Critics, Activists Push to Call Immigrant Children "Detention Centers" What They Really Are: Concentration Camps

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Critics, Activists Push to Call Immigrant Children "Detention Centers" What They Really Are: Concentration Camps

Critics and activists are urging the media to call Trump’s “detention centers” what they really are: concentration camps, as the San Antonio Express reports. This shift in conversation comes after a report Tuesday by McClatchy that Trump is looking to build “tent cities” around Texas to house the growing number of migrant children who have been separated from their families.

The news faced immediate backlash from critics and activists, including civil rights activist Qasim Rashid, who tweeted:

Critics also took to Twitter and began speaking out:

Even government officials began lobbying to relabel the “detention centers.” New York Senator Kristen Gillibrand said, “Ripping children from their parents and locking them in tent cities is a new low for this presidency. We should call these what they are—imprisonment camps. And it’s happening in our own country. We can’t let this become who we are.” The concentration camps also caught congressman Beto O’Rourke’s attention when he visited the centers and called “arbitrary and unlawful interference in family life” a practice that “runs counter to human rights standards and principles.” Nancy Pelosi also spoke out:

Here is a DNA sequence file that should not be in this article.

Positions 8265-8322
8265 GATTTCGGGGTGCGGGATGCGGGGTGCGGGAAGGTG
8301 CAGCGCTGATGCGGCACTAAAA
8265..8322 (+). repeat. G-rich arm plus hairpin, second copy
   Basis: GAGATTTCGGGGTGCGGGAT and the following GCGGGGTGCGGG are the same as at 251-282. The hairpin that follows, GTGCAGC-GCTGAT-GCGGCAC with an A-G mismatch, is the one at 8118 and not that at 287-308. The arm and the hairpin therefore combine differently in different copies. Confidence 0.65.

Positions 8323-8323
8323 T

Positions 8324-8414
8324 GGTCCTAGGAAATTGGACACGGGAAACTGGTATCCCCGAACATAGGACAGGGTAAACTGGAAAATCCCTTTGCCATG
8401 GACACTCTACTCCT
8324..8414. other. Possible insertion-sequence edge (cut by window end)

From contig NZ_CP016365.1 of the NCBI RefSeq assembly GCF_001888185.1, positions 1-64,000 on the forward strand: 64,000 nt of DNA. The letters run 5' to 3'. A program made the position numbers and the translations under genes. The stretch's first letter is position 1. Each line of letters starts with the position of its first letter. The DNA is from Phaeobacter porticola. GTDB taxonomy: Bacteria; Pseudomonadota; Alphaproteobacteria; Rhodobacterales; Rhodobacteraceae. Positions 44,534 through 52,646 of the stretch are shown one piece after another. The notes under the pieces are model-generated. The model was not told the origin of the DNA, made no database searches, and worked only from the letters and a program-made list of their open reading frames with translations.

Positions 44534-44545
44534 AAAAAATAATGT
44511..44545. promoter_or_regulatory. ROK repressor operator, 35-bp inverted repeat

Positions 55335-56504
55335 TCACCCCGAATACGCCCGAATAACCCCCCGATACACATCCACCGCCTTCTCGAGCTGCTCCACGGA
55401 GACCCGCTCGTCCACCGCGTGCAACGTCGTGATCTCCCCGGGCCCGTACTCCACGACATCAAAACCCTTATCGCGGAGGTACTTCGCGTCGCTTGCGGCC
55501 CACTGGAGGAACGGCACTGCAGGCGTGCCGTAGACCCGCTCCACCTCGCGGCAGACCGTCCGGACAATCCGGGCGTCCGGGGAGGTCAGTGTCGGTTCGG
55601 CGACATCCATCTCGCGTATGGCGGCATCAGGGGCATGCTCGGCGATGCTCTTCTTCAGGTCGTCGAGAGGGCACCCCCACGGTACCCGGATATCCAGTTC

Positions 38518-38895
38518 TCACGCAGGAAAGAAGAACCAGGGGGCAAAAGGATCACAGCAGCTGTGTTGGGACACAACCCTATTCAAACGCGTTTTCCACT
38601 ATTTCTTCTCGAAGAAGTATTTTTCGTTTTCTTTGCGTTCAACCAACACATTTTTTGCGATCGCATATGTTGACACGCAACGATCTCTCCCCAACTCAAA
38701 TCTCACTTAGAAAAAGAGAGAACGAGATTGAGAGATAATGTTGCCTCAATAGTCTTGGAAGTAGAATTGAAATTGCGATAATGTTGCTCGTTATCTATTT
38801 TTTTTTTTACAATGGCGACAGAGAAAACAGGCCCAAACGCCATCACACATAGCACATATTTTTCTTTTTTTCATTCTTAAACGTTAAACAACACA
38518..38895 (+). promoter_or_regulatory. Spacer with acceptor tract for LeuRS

The senior content producer for the mayor of Alabama, Edward Bowser, tweeted:

The separation of children from their families began in April when the “zero-tolerance” policy was first announced by Attorney General Jeff Sessions. Sessions stated, “If you are smuggling a child, then we will prosecute you and that child will be separated from you as required by law. If you don’t like that, then don’t smuggle children over our border.” However, the Houston Chronicle reported this week that border agents in Texas are deceiving immigrant parents, telling them they are going to bathe their children, but taking them away instead. As of May, there were 10,000 migrant children in custody, according to a headcount by the Department of Health and Human Services, and the number is growing rapidly.

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